Saturday, March 21, 2009

Taking the Lord's Name in Vain

Make sure to read my newest essay on this topic, a sort of addendum to the essay below: Taking God's Name in Vain.


Growing up as I did in the Southern Baptist tradition, perhaps one of my earliest exposures to Biblical content as a child was the instruction from the Ten Commandments not to “take the Lord’s name in vain.”

I understood from a very young age that this was extremely important, and that “taking the Lord’s name in vain” involved using any name of God as a swear word – what a grammar teacher might call an “exclamatory interjection.” This, of course, included not only “God,” but also “Jesus,” “Christ,” and even “Lord.” Among true swear words, “goddamn” was without question the most blasphemous and evil, because it not only included a dirty word, but also tied the name of God into its nastiness. Even into adulthood, long after I gave up the belief that I was in danger of hell fire for saying a swear word, “GD” still remained taboo for me. This is certainly still true for many people who might otherwise say a swear word now and then.

But what does it really mean to take the Lord’s name in vain? Does it refer to using God’s name as a swear word – an exclamation – or does it mean something entirely different? What were the intentions of those Biblical authors who included that command in the Ten Commandments, or, if you prefer a more traditional approach, what did God mean when he instructed his followers not to take his name in vain?


Few Christians realize that there are actually several incarnations of the Ten Commandments in the Jewish scriptures – Christianity’s Old Testament. In fact, we are given no less than three “Ten Commandments” lists. The lists in Exodus 20 and Deuteronomy 5 are fairly similar, but the one in Exodus 34 – the “new” list that God gave Moses after the first set of tablets were destroyed – varies quite dramatically from the old list. This new list, interestingly enough, has nothing about taking God’s name in vain.

Why, then, do we tend to go by the “old” list in modern Christian circles, instead of the “new” list, given to Moses after the first chiseled list got broken? If we did, the issue of taking the Lord’s name in vain might not be an issue at all. It’s an interesting question, and it probably has something to do with the fact that this new list is way too “Jewish” for most Christian sensibilities. Among its ten commandments is a command to celebrate certain Jewish festivals; it instructs Jews to sacrifice all their first-born animals to God; it insists that the faithful may not cook a young goat in its mother’s milk.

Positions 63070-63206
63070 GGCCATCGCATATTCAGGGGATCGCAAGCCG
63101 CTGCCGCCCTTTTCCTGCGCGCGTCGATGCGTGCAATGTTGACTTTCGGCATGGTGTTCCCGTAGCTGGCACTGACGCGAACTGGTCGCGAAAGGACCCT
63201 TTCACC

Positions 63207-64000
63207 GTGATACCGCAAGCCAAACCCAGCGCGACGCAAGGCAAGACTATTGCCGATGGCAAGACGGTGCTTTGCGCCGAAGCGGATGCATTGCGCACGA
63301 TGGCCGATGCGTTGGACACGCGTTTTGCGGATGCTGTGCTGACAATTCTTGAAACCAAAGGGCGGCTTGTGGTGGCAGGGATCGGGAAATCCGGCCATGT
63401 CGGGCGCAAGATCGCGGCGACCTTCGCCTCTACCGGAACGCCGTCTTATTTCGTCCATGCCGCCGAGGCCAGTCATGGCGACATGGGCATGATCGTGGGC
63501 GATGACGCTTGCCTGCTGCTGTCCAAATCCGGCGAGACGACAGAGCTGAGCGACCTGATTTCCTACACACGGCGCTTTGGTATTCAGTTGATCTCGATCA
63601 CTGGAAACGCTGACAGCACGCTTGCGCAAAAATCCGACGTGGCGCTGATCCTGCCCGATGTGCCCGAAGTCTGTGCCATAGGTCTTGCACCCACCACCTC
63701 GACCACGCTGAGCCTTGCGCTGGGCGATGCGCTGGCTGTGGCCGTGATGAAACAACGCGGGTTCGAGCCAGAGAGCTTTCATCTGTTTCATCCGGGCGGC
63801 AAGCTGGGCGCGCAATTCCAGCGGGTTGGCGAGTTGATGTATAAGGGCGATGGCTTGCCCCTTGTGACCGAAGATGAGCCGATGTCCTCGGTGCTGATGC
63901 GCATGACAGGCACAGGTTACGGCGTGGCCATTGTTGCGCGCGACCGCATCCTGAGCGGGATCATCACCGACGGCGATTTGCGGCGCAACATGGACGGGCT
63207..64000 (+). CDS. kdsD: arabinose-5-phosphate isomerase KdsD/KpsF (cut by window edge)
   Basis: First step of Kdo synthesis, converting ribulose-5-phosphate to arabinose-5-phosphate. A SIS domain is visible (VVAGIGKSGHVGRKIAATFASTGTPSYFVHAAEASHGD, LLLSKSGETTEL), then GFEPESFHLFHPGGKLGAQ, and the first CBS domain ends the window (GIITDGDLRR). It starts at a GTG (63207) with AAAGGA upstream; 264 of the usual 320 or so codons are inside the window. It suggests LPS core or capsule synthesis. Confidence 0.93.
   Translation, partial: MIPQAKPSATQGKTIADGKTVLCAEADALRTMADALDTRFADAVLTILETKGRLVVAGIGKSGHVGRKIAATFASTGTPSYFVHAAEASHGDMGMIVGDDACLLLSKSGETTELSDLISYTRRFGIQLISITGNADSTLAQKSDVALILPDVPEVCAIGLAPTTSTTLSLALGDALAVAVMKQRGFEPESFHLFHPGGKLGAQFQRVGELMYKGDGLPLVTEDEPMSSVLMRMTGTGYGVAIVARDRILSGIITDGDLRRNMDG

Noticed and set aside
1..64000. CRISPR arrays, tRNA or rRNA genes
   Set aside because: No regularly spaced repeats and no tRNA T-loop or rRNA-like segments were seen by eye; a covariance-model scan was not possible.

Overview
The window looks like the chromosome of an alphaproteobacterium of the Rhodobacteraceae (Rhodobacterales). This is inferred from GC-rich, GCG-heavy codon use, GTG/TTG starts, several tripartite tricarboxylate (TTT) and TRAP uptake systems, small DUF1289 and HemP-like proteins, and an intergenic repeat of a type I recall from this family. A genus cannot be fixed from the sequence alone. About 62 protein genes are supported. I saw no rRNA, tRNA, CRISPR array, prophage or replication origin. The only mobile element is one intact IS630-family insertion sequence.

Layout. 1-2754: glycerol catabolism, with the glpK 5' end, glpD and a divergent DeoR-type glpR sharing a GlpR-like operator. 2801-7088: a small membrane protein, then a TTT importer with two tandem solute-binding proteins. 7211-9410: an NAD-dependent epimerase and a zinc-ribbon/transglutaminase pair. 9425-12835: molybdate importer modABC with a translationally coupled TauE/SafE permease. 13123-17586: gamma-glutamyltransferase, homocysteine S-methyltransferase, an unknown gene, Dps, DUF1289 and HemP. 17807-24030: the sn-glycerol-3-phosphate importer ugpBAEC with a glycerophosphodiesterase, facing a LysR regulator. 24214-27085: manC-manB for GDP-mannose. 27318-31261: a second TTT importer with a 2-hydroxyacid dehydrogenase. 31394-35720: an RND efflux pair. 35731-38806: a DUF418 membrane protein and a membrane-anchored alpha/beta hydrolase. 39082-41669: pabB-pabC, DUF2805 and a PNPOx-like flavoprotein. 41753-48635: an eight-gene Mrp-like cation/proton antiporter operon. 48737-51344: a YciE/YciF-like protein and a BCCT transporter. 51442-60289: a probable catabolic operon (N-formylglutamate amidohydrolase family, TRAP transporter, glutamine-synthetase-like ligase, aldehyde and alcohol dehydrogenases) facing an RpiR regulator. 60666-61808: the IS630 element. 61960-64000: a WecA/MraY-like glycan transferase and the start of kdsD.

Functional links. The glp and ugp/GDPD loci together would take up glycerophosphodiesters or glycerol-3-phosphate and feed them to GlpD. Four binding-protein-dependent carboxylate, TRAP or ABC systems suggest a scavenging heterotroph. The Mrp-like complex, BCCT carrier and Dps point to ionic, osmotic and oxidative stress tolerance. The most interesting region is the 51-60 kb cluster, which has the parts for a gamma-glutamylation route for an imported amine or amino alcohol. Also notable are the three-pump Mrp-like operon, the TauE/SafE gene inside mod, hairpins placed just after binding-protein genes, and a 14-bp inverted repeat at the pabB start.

Be that as it may, what has come down to us as the “Ten Commandments” are those lists found in Exodus 20 and Deuteronomy 5, both of which include the instruction not to take the Lord’s name in vain. The wording of both instructions is identical.

Exodus 20:7a/Deuteronomy 5:11a (KJV) – Thou shalt not take the name of the Lord thy God in vain.

The more modern NIV uses a slightly different translation to get across the idea that this verse is dealing with petty things like using God’s name as a swear word: “You shall not misuse the name of the Lord your God.”

With theologically-tinged translations like the NIV, and with centuries of Christian ideology that says this verse bans us from saying “God” as an exclamatory interjection, most Christians read this verse and probably can’t imagine how it can be saying anything else.


A number of discoveries about the meaning of this instruction can be found by looking at the verse in its original language. I don’t speak Hebrew, and I’m certain than few if any of my readers do, so I’ll take it one keyword at a time. I realize that this sort of linguistic exercise is cumbersome for most people, but I hope my readers will stick with me, because understanding what the original words are actually saying is vital to the point I will make shortly.


The first primary word in the passage is nasa’. This word is used some 600+ times in the Old Testament, and generally means to “take up,” or “lift up,” or “accept.”


This word means “name,” or “reputation.” It is the word used any time that an Old Testament writer referred to the name of someone or something.


The word “Lord” in the NIV and KJV translations is the Hebrew word Yehovah, which would actually have been written as YHWH, the tetragrammaton that was believed to be the literal name of God. It comes down to us in English as “Jehovah” or “Yaweh.” Just as Egypt had Horus, and Rome had Jupiter, the Hebrews had Yaweh.


This is the word in the passage that is translated as “God.” In ancient Hebrew, it was a catch-all word that generally referred to “the gods” or the “heavenly host.” When used together with YHWH, it was the official way of referring to the God of the Jews – Yehovah ‘Elohiym – much as Christians might say “Our Lord and Savior Jesus Christ.” In English Old Testament translations, it is usually written as “The Lord your God.”


This is the word that is translated as “vain” in the King James Version. In ancient Hebrew, it meant “falsehood,” or “emptiness,” or “nothingness.”